Nature Vs. Common Experience Upon Term Paper

Excerpt from Term Paper :

" But he did not stayed longer and started on with his journey the animal hesitantly followed him knowing the man was in for a big trouble with that, as he was traveling the harsh weather also began making its mark on the man's body but he wanted to ignore it and in his heart he was also terming the people who tried to stop him from the journey as weak and not brave enough to undertake such adventure "Any man who was a man could travel alone." With the passage of time and journey man realized that he was fighting a losing battle against the nature and admitted the sage's saying "Perhaps the old-timer on Sulphur Creek was right." As one starts reading the story the reader dislikes the man's arrogance and sheer disrespect for nature but also hope for the safe journey of the person and also appreciate the dog's rational behavior that it showed throughout, the ultimate result of the story is same that would have happened to any person with severe disregard for nature in such situation.

The second story 'The Lottery' is by Shirley Jackson, it is a story that is least representative of common experience. It is a story about a small village of about 300 people who gathered annually for the bizarre lottery event. It is a story that is definitely not typical and this lack of typicality does not render it any less effective the reason behind it is that though the whole story had the sinister feel to it from the beginning but the nonchalant treatment by the writer that somehow gives the casual feel to it makes the reader bit confused and at the same time curious enough to find out more about the whole thing that was about to take place there in the village. The date was June 27 all the villagers gathered that day for the lottery but one strange thing they were doing was to gather stones for the occasion "Bobby Martin had already stuffed his pockets full of stones, and the other boys soon followed his example, selecting the smoothest and roundest stones;... Soon the men began to gather..." As the lottery was about to be opened it was made sure that all the people from the village were present "there was a great deal of fussing to be done before Mr. Summers declared the lottery open" the series of interesting events continued till the family who won the lottery was announced the first sign of something seriously wrong occurred when the woman whose family was declared winner protested "It wasn't fair," Tessie said. Then second round of the lottery was conducted in which ultimate winner from the chosen family was selected, incidentally it was the same woman, she cried further foul play but then the shocking thing took place a stone hit her on the side of the head and then the whole village began closing in on her Mrs. Hutchinson screamed, and then they were upon her to the reader's horror it is revealed that the whole lottery was basically an exercise to savagely and ruthlessly kill the chosen person by stoning.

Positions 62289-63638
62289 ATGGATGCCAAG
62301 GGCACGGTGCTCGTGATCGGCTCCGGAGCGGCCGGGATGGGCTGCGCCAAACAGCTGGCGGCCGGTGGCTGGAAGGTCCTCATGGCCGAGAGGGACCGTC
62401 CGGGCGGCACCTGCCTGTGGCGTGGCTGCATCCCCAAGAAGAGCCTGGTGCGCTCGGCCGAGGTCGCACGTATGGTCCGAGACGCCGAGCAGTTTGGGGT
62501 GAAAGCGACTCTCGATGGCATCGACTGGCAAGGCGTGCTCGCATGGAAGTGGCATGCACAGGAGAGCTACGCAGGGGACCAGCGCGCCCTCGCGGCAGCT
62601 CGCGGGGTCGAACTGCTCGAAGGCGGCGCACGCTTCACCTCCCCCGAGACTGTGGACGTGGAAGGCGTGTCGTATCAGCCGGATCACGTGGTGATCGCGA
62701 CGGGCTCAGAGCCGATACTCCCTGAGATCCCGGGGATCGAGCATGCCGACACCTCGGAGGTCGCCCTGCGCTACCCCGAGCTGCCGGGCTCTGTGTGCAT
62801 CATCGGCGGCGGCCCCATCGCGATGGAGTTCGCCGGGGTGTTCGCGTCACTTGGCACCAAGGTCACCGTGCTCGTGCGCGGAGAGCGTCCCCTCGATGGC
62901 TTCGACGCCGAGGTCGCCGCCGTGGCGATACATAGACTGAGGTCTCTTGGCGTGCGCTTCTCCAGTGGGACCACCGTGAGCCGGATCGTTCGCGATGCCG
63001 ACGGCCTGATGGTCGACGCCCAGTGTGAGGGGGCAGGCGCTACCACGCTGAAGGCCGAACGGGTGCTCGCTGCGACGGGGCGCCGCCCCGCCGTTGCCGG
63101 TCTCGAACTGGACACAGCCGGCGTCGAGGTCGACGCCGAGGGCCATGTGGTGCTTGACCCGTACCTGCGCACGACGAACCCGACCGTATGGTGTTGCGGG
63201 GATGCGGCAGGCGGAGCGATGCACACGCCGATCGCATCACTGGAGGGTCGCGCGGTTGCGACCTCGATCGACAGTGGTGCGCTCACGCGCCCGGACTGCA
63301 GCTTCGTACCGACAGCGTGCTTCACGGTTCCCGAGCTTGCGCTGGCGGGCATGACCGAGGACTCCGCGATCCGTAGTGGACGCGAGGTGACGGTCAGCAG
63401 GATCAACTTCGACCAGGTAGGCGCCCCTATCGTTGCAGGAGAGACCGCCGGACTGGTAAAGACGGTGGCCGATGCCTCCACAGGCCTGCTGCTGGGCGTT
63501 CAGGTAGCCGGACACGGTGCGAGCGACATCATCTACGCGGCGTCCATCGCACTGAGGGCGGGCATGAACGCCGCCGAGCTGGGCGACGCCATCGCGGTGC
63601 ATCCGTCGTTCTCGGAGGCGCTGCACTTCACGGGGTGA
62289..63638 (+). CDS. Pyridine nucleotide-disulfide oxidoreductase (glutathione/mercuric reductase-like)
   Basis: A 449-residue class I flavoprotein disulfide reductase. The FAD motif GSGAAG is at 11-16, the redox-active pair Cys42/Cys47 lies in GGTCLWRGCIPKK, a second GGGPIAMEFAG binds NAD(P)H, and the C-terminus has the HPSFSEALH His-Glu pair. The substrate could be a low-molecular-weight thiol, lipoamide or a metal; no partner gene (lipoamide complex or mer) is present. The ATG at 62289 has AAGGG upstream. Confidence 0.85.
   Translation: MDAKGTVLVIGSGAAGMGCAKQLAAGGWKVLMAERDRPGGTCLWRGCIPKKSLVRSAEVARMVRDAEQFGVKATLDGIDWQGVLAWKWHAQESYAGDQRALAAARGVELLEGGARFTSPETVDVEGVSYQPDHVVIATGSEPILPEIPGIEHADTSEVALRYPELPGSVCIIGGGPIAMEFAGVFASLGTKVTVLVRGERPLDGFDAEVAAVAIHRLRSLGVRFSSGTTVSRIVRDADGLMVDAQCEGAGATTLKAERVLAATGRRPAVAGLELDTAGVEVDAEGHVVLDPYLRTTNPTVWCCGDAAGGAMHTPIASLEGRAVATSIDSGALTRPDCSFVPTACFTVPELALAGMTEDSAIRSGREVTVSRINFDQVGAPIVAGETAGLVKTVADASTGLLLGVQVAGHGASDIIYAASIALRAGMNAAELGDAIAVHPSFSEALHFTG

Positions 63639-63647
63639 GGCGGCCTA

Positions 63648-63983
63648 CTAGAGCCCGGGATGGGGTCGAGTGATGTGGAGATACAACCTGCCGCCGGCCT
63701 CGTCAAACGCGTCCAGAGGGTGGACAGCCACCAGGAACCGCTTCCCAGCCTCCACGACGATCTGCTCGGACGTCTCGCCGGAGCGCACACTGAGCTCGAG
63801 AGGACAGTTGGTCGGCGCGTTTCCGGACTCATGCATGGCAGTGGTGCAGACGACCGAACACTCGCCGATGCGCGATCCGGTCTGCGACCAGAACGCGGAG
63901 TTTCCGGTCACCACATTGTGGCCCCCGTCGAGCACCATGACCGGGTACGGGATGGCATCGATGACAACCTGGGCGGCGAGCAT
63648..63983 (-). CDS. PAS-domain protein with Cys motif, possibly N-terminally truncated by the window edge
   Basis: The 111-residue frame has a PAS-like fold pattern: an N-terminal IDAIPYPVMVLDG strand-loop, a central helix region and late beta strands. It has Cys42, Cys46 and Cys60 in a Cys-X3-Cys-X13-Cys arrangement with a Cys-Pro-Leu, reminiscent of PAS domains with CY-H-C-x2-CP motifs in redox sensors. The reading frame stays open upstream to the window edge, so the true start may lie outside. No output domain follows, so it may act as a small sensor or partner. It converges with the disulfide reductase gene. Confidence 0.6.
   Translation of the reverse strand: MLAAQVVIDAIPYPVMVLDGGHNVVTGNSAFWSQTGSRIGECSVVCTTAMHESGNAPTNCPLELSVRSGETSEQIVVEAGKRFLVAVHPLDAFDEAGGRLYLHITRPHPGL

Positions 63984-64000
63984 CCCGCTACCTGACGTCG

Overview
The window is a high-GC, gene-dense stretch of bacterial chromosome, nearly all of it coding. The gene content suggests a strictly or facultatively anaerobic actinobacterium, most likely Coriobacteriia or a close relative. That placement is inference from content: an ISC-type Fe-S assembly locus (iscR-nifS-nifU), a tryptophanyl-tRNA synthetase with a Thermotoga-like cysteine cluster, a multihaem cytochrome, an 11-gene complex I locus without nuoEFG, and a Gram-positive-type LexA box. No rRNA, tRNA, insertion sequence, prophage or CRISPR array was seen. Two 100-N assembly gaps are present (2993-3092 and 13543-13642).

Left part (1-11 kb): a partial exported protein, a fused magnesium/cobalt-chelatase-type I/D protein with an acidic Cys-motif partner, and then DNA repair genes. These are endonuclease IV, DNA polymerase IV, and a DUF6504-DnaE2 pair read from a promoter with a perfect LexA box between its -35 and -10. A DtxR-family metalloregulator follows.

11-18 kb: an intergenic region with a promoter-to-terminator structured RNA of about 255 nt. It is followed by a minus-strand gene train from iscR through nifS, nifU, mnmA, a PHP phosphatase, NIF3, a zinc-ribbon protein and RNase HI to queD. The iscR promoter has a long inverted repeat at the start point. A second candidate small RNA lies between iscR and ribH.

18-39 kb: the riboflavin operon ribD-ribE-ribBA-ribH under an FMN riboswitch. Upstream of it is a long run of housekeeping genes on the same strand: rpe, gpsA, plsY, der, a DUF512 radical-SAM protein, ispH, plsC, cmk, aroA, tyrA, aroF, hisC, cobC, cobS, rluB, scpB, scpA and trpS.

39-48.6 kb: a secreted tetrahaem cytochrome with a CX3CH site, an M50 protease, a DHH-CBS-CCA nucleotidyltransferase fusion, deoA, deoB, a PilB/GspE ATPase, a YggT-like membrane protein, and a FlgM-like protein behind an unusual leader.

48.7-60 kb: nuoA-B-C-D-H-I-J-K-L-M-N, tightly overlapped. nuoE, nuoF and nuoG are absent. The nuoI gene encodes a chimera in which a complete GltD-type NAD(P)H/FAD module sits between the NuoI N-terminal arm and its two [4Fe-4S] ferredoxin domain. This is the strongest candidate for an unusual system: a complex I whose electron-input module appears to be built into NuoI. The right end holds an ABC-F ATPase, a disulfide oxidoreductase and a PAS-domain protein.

Thus it is concluded that those literary works which develop some bond with the readers by offering certain level of reflection, just as advocated by the Samuel Johnson, are the ones that can endure the test of times and achieve level that could be regarded as class of their own.

Reference:

Samuel Johnson, "Preface to Shakespeare," Prefaces and Prologues to Famous Books, ed. Charles W. Eliot. (New York: P.F. Collier & Son, 1938) 208-250.

To Build a Fire' by Jack London

http://www.jacklondons.net/buildafire.html. accessed 11 February 2007

The Lottery' by Shirley Jackson

http://www.classicshorts.com/stories/lotry.html. accessed 11 February 2007

Sources Used in Document:

Reference:

Samuel Johnson, "Preface to Shakespeare," Prefaces and Prologues to Famous Books, ed. Charles W. Eliot. (New York: P.F. Collier & Son, 1938) 208-250.

To Build a Fire' by Jack London

http://www.jacklondons.net/buildafire.html. accessed 11 February 2007

The Lottery' by Shirley Jackson

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